The kid has recently unearthed her American Girl dolls from her closet. She doesn’t really play with them as much as she uses them to help her in newer interests and hobbies, such as movie making and designing dresses by hand. I only had to help her a few times with pinning shirt sleeves and dress seams together, but this was apparently enough to give her the notion that I knew what I was doing.
This is her completed creation from a few days ago:
However, yesterday after battling with dropped sewing needles, lost fabric scissors, and the fact that she’s had no instruction whatsoever, Elle broke down and asked me for help. But it wasn’t help with hand designing or sewing that she needed, or wanted, for that matter. Elle actually asked me to set up the sewing machine for her and show her how to use it.
That’s when I had to inform her that back at Gwinn Middle School, I had been banned from using the sewing machines in our school’s Home Economics classroom because, in a very un-Midas-like fashion, I had broken every single one I ever used. Our year’s big assignment was to stuff and sew an animal pattern, like a teddy bear or a butterfly-shaped pillow. I chose a Scottish terrier. And for some unknown reason, every foot-pedaled machine I sat down to use ended up breaking down. All of them were put out to pasture because of user error and there was clearly nothing wrong with those sewing machines until I came along. Eventually, a teacher’s aide was asked to show me how to handstitch every seam of that little Scottie.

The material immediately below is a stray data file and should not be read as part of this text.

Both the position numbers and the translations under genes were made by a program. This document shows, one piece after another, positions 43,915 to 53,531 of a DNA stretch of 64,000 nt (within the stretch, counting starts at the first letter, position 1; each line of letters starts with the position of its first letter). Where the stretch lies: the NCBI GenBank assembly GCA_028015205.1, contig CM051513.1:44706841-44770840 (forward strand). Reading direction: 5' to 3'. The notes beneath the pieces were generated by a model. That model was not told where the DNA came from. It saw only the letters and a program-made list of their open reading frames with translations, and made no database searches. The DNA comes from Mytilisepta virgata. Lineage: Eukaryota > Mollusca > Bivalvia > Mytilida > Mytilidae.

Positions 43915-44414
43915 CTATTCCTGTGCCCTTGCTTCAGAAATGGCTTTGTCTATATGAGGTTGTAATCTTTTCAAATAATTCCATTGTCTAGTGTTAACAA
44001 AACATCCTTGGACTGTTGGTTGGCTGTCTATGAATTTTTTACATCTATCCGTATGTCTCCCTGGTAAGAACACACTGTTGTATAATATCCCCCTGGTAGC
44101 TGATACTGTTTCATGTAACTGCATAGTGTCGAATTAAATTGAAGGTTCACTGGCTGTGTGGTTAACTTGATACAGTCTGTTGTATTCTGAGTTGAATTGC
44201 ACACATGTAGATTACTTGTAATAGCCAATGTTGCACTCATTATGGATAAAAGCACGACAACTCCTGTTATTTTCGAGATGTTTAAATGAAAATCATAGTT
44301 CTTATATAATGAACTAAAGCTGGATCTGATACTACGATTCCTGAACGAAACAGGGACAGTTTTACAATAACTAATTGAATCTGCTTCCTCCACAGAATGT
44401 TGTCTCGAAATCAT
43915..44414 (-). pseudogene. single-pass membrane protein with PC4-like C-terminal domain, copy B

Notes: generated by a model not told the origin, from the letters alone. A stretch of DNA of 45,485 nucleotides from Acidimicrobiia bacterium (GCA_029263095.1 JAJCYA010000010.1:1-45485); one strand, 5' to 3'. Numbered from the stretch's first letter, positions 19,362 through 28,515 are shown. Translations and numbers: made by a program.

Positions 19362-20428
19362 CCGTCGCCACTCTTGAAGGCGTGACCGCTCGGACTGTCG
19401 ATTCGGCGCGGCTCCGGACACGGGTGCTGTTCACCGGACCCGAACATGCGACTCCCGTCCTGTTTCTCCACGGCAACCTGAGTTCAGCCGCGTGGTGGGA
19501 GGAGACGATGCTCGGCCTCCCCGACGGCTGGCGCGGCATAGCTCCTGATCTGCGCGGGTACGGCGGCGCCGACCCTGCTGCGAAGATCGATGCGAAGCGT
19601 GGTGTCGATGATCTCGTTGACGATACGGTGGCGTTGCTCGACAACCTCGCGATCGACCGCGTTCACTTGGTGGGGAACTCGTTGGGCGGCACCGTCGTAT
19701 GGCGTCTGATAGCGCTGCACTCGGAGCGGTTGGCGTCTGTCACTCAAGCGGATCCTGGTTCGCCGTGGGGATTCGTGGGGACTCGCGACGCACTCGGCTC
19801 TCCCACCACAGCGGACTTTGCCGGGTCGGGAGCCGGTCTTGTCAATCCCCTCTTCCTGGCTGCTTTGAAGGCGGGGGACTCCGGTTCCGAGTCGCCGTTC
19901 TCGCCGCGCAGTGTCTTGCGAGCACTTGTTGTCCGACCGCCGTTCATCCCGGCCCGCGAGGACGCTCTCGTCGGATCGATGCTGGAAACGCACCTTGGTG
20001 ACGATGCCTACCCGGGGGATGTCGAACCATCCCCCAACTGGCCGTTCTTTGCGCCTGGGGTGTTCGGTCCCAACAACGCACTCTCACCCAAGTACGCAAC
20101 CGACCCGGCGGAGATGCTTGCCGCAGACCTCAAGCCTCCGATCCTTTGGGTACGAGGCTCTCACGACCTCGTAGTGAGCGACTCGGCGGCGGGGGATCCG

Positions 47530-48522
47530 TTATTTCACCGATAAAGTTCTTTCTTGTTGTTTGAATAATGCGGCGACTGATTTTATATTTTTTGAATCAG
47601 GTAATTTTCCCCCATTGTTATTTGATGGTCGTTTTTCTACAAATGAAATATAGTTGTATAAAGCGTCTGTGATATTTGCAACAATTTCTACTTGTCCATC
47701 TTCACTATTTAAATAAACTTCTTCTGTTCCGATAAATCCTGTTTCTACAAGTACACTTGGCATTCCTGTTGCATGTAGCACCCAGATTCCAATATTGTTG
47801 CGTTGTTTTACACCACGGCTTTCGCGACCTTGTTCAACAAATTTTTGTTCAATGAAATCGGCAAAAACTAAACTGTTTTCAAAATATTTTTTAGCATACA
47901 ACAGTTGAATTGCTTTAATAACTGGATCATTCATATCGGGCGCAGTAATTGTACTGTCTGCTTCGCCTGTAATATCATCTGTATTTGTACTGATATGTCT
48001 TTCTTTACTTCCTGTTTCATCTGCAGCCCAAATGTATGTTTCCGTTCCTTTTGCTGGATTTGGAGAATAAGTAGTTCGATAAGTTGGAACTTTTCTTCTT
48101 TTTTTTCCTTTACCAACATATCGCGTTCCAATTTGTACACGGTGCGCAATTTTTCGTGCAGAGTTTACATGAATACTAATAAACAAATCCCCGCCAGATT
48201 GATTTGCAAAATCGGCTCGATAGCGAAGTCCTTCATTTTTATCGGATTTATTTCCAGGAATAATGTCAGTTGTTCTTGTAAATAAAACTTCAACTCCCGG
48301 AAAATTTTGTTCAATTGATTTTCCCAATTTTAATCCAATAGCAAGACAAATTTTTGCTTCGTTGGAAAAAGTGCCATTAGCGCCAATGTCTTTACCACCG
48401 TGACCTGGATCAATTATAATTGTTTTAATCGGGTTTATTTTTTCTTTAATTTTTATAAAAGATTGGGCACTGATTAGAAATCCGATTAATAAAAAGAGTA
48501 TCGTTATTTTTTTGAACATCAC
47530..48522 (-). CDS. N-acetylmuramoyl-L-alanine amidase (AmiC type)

And that is why I am so good at sewing by hand.
My mother owns a sewing machine and uses it often. She also has an insane amount of patience that I do not possess when teaching Elle certain things. One day, I’ll get those two together and my mother can teach her everything there is to know about sewing pieces of fabric and creating a fashionable design from scratch. In the meantime, I’m available for fixing the wounds of ripped up teddy bears, the split crotches of pants, and my dog’s torn squeaky toys.